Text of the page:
Wednesday, August 31, 2016

RPGaDay Challenge 2016 - Day 31

The RPGaDay Challenge for 2016 is over, and I made it! Woohoo!

I actually finished it on time after being so far behind. I'm proud of me. I'm gonna pat me on the back. Good going me. Why thanks me!

OK, let's move on. I'm starting to sound like Kimmy Schmidt over here.

This is a fantastic last question, and it touches upon a number of things I've been thinking about lately.

If I were to give, as my game of choice, Star Trek - be it the FASA version back in 1982, or the later Last Unicorn Games version - I would have to say that, quite honestly, I received no advice.

It was I who was first among my friends to buy the game, and I who ran it. No one gave me any advice, or pointers on how to do so beyond the ideas, suggestions, and the like in the rulebooks themselves.

On the other hand, if my game of choice was Star Wars, the D6 version produced by West End Games, then the answer would be...the same. No one gave me any advice on it as I bought it, and I ran it first.

Villains & Vigilantes? No advice beyond the main book's recommendations, which I have to say included some cool ideas.

Mekton? No advice.

Ars Magica? No advice.

Heck, Dungeons and Dragons?!? Someone showed me the rules, and someone else ran it and I played, but no real advice per se.

No one told me what to do, and/or what not to do when I was first learning to Gamemaster the majority of the games I've ever run. No one.

This may be why my style of gaming, why my approach to GMing, is fundamentally different at its core compared to that of many other GMs. I'm not saying it is so radically different as to be unrecognizable. Nor am I saying it is necessarily superior to the more traditional approaches. There are many, many traditional RPG elements in my games. It's simply that my emphases are on alternate elements of the game when compared to a 'typical' gamer my age. 

Recently, I had an idea for a campaign*, but I couldn't think of a cool system to match the concept. I asked the members of one of my RPG groups on Facebook what they thought would be an appropriate game. The answers didn't surprise me.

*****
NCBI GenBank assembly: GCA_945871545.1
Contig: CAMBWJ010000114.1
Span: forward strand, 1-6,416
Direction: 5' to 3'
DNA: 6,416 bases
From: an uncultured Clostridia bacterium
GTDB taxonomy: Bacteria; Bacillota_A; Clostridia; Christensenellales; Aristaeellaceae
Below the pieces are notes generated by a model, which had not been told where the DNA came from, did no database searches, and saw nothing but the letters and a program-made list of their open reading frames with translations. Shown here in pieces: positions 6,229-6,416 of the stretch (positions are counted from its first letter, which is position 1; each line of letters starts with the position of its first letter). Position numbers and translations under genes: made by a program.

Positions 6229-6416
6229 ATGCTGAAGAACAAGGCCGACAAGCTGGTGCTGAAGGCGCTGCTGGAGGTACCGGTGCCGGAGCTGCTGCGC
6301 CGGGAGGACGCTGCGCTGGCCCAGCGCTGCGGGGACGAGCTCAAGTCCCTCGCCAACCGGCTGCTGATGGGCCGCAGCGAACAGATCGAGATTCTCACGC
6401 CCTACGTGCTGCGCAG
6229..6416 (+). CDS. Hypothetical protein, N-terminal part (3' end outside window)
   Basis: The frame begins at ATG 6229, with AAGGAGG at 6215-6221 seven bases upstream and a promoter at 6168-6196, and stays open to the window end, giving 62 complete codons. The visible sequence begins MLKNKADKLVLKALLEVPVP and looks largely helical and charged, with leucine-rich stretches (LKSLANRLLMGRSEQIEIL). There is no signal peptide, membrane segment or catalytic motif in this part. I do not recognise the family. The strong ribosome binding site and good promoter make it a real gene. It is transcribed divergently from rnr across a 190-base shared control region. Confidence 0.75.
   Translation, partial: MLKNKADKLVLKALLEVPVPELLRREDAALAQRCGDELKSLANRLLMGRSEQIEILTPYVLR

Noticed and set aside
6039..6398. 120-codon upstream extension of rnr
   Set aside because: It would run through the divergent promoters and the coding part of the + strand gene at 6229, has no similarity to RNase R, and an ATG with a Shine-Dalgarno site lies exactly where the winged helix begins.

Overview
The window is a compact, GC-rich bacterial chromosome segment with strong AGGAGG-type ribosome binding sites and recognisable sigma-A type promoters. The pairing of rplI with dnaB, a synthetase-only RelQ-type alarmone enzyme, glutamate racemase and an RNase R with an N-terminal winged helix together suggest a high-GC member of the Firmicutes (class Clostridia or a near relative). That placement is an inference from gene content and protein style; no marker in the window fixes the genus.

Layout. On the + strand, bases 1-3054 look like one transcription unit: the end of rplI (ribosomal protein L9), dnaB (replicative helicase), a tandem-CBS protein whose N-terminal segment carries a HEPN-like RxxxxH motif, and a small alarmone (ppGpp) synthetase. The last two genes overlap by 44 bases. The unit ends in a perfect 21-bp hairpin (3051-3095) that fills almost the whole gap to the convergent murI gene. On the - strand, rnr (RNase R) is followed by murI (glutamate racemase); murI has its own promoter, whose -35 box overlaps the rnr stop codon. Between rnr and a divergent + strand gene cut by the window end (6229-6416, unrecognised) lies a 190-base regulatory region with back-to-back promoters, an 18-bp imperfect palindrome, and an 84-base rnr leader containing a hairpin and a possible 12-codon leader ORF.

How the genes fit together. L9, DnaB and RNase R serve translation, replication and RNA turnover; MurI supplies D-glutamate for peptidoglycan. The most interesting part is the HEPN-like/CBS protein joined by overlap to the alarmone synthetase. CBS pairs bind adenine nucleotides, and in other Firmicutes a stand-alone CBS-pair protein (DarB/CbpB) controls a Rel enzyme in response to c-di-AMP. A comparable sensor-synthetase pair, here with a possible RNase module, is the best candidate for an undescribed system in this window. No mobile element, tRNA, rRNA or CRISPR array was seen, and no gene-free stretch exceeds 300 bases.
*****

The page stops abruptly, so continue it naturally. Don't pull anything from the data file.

The vast majority of people suggested one of several generic systems, including GURPS, Fate, and Savage Worlds.I had specifically noted in the initial post I was trying to avoid Savage World, Cortex. Fate, and other generics. Aside from not being a huge fan of generic systems, I find suggesting a generic system when someone asks what system they should use for a specific idea is basically saying, "I'm not really paying attention to the idea you have in mind. Here, use this thing that pretty much does an adequate job of just about anything."

The second most popular suggestion, since the idea involves a modern day setting, was various crunchy, complex games that weren't bad, but which didn't really grasp the feel I was going for. 

Two fellas, out of the 30 or so posted responses, came up with ideas that were not only distinctly different from everyone else's, but closer to what I had in mind. Two in 30.

So that's who I am. I am the 1 out of 15 GMs doing things a different way. There is no one to give me advice, unless I can find another one in 15 person. Even better, for every 15 people doing things the way I do them, there must be one who is doing things in a fashion more unusually still.

Wow. What a thought. I'd REALLY like to hear what that person has to say.

Barking Alien

* Although I posted what the idea was on Facebook, I am keeping it a secret here for now. I intend it turn into something really special, and once I do I will post it. Stay tuned!

1 comment:

  1. There is one 'game of choice' for which I did receive some excellent advice.

    The game would be Champions. The advice came from my friend, Champions GM, and Hero System Guru William Corpening. It wasn't a single piece of advice, but a sharing of the philosophies that went into his approach to running the campaign.

    I will elaborate on this in an upcoming post.